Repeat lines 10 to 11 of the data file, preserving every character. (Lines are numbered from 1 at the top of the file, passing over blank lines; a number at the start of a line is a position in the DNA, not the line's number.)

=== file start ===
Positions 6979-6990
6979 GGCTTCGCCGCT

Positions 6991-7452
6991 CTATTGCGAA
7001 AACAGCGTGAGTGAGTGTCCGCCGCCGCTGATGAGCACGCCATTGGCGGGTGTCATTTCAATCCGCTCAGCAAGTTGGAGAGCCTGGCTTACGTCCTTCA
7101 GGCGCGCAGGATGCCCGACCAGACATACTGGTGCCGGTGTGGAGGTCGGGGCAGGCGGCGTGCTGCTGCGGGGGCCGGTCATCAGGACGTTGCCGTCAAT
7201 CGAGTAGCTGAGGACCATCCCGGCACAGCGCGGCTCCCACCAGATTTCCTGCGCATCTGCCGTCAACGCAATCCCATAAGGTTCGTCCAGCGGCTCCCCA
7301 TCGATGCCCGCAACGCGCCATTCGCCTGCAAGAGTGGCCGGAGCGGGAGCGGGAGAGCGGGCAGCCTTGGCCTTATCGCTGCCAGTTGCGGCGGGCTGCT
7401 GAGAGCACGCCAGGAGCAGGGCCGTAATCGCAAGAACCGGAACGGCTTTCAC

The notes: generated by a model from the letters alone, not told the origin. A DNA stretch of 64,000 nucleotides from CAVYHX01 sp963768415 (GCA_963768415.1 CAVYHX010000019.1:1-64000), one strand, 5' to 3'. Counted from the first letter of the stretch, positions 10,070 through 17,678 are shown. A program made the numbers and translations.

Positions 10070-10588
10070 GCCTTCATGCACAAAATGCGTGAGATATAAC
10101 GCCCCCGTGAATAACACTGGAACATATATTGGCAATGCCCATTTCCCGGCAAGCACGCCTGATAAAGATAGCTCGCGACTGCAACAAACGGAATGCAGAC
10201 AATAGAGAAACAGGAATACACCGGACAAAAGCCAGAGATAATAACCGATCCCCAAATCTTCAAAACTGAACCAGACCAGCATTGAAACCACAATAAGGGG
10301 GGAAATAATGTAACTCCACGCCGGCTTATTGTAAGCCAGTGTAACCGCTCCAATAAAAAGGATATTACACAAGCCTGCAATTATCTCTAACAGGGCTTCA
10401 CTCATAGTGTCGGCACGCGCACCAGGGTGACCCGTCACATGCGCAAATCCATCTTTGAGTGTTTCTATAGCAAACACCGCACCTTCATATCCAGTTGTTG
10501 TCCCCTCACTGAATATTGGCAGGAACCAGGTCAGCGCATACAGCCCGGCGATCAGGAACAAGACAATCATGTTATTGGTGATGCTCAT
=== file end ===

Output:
The notes: generated by a model from the letters alone, not told the origin. A DNA stretch of 64,000 nucleotides from CAVYHX01 sp963768415 (GCA_963768415.1 CAVYHX010000019.1:1-64000), one strand, 5' to 3'. Counted from the first letter of the stretch, positions 10,070 through 17,678 are shown. A program made the numbers and translations.

Positions 10070-10588